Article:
SALT LAKE CITY — Gov. Gary Herbert said Thursday that while medical marijuana may be "a common sense thing" that should be debated during the 2016 Legislature, he still has concerns.
"I’m not interested in having Dr. Feelgood out there say, ‘Yeah, yeah, que pasa, you know, here’s your doobie for the day and you’ll feel better.’ That’s probably not where I want to go," he said during his monthly news conference on KUED-Ch. 7.
The governor, who has previously said he's open to the idea of medical marijuana, also took issue with the federal government not being involved in the debate over legalizing the substance.
"I don't think it's good policy for us to have laws in different states that allow the use of marijuana, whether it's medical or recreation use, and then have the federal government turn a blind eye to the violation of federal law," Herbert said.
An attempt to pass a law to allow patients with certain illnesses to access cannabis failed last year in the Legislature, but the bill's sponsor, Sen. Mark Madsen, R-Saratoga Springs, will try again this session.
A more limited proposal, similar to a 2014 law permitting patients with epilepsy to be prescribed hemp oil, is also being advanced by Sen. Evan Vickers, R-Cedar City, and Rep. Brad Daw R-Orem.
The governor said he believes the state should be pushing for action on medical marijuana in Congress at the same time state lawmakers consider changing Utah law.
He said as long as marijuana is treated like any other medicine that's a controlled substance, to regulate the quantity and quality used so the state isn't in the "self-medication business," he believes "there is a pathway forward."
Herbert also weighed in on another issue expected to come before the 45-day session of the Legislature that starts Monday, a proposal from Sen. Curt Bramble, R-Provo, to require merchants to collect sales taxes on online purchases.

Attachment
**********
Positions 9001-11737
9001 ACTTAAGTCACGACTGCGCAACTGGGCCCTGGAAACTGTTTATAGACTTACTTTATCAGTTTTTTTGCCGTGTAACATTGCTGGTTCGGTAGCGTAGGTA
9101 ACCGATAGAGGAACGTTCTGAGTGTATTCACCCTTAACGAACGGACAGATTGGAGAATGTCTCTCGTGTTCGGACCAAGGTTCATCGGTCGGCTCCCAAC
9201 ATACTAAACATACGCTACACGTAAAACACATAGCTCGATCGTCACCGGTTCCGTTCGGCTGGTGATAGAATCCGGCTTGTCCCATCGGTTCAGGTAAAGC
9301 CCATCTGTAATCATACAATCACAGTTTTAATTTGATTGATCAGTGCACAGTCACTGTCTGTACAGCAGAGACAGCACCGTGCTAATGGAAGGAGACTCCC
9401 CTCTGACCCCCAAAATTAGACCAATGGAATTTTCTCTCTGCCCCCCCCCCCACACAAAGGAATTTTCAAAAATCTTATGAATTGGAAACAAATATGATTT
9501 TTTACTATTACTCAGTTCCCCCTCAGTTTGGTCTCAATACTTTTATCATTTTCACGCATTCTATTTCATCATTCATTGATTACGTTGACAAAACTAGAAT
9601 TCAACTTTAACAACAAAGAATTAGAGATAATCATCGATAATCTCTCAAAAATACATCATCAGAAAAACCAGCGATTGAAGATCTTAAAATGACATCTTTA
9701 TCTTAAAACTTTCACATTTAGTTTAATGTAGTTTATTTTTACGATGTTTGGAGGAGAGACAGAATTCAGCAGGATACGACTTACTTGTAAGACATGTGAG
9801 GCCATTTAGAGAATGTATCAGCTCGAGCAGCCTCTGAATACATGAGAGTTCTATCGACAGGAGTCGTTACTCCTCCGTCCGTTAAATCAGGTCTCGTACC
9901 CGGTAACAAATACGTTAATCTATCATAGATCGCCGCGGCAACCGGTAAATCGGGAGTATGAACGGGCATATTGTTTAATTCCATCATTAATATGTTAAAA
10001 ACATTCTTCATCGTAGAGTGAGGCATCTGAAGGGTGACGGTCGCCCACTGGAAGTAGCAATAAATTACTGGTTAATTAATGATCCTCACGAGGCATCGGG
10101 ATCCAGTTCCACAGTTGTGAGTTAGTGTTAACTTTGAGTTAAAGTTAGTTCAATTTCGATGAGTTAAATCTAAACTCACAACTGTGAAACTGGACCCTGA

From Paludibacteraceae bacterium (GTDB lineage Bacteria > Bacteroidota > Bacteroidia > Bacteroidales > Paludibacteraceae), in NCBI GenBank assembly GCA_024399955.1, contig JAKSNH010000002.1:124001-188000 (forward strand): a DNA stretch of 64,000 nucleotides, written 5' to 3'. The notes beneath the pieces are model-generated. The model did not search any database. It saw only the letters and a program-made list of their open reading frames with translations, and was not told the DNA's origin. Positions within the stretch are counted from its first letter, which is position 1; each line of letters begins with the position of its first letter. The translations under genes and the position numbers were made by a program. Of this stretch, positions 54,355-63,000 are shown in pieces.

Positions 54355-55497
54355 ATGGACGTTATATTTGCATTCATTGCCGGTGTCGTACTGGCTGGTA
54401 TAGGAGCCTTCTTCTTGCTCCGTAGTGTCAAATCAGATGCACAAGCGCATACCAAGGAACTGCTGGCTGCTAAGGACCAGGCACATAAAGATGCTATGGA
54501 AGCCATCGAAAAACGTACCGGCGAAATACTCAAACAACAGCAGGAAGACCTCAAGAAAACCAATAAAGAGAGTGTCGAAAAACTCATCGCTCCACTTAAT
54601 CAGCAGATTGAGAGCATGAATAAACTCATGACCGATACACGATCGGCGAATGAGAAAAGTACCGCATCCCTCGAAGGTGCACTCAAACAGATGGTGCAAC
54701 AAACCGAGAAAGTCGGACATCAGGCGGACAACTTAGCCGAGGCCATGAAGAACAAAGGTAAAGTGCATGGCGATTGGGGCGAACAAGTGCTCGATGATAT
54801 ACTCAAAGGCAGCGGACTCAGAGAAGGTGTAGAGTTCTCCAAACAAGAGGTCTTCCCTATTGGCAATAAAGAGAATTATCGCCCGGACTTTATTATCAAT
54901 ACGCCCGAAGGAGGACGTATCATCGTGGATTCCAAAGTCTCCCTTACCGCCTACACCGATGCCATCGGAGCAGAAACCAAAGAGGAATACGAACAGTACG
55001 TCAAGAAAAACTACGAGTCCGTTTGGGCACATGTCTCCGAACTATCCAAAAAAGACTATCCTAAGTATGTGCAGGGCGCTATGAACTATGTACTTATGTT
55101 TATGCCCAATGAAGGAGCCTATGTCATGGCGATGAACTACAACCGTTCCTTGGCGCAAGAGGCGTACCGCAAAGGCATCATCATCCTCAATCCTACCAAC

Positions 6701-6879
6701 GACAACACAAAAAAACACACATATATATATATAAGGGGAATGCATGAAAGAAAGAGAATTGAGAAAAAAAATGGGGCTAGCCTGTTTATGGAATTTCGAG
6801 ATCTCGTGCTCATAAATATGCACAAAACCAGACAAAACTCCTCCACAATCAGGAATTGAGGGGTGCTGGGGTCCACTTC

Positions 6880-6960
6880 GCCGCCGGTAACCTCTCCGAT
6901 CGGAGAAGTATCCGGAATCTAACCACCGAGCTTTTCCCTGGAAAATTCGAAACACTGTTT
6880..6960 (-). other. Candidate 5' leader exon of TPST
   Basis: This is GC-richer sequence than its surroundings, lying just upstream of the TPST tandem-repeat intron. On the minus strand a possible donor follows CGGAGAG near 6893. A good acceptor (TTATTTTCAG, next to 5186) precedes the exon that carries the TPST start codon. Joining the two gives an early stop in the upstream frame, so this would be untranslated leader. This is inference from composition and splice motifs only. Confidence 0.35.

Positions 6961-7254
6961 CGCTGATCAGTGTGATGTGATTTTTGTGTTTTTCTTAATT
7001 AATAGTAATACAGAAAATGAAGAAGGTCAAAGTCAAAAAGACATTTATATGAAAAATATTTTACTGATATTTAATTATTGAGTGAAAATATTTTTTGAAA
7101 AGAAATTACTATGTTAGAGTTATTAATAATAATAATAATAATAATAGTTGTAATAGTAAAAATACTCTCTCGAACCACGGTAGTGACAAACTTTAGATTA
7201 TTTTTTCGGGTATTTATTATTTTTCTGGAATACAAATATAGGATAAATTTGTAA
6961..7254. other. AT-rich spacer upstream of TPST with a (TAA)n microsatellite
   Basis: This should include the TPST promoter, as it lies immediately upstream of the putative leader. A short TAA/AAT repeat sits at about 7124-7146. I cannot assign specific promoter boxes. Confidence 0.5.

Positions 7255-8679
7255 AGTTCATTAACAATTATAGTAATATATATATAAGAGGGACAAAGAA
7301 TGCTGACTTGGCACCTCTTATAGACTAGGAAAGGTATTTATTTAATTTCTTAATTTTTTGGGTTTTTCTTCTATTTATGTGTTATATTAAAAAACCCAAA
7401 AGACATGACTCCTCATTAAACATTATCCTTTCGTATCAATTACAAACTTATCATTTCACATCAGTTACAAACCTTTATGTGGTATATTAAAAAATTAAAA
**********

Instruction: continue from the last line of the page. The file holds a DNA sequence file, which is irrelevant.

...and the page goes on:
Bramble, president of the National Conference of State Legislatures, wants Utah to join other states in passing legislation expected to spark a legal challenge based on past court decisions in the hope of prompting action on the issue.
The governor said he "absolutely" would sign such legislation. Utah requires taxpayers to declare what they owe on their income tax returns, but few do. Herbert said collections are falling about $180 million short.
"We've got to bring this to a resolution one way or the other," he said, because states can no longer afford not to be able to collect the taxes owed directly from sellers. "It's not right. It's not fair," he said.
The governor also said that "hopefully, common sense will prevail at the end of the day in the ongoing dispute between state officials and the Utah Republican Party over a change to the political candidate nomination process.
That change allows candidates to bypass the traditional caucus and convention system for selecting nominees by gathering voter signatures to secure a spot on the primary election ballot.
Herbert, a Republican who is running for re-election this year, is doing both.
The state GOP has sued the state a second time over the law, known as SB54, and the governor said the courts may be the only way to resolve a conflict he called "more ado about nothing."